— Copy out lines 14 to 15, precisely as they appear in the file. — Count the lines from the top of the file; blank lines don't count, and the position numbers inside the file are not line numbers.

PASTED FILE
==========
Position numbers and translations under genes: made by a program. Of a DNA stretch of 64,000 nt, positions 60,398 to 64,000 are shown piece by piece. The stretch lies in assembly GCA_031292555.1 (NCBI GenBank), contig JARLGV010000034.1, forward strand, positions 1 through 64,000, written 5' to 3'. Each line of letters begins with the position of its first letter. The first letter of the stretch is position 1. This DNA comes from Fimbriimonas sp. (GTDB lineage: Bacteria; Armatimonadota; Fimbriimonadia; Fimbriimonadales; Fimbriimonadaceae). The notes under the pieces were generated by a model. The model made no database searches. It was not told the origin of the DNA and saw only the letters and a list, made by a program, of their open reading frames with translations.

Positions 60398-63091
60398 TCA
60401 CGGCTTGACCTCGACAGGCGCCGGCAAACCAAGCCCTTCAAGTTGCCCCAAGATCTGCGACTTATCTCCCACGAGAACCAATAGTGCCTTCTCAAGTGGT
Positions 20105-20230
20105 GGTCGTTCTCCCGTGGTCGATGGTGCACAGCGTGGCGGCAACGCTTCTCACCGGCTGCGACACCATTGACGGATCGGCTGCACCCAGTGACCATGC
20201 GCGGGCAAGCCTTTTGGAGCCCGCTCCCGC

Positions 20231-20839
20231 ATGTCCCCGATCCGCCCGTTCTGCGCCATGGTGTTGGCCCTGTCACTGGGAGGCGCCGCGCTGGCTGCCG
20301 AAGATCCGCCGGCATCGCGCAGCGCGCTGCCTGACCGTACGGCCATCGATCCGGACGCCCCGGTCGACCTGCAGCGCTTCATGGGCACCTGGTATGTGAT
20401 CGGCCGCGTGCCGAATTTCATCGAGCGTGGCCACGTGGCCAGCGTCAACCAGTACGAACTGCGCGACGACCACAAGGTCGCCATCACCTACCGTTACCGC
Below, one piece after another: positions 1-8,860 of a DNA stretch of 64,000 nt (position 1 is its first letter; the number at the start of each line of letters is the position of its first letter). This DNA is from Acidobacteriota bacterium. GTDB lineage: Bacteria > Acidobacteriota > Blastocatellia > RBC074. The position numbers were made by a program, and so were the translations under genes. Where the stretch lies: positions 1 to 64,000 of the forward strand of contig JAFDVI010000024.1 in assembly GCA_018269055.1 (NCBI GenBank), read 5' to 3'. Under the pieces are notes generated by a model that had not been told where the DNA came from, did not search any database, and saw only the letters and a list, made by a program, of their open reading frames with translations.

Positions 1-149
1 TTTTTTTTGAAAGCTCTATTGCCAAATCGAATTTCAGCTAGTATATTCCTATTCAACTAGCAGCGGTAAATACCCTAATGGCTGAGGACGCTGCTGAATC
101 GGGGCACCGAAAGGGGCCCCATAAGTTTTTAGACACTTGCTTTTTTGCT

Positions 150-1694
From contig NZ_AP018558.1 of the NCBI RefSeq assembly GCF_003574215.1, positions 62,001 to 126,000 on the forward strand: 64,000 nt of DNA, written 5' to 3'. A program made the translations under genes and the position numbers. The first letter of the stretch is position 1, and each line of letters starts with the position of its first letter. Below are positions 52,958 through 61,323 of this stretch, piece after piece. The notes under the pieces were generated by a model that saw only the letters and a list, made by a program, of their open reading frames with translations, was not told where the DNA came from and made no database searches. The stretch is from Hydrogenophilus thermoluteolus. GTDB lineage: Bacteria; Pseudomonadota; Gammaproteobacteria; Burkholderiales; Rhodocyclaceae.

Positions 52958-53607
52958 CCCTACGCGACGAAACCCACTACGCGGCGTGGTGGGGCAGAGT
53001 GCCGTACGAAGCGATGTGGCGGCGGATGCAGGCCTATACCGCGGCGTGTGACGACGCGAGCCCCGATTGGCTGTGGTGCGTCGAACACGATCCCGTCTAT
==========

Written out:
1 TTTTTTTTGAAAGCTCTATTGCCAAATCGAATTTCAGCTAGTATATTCCTATTCAACTAGCAGCGGTAAATACCCTAATGGCTGAGGACGCTGCTGAATC
101 GGGGCACCGAAAGGGGCCCCATAAGTTTTTAGACACTTGCTTTTTTGCT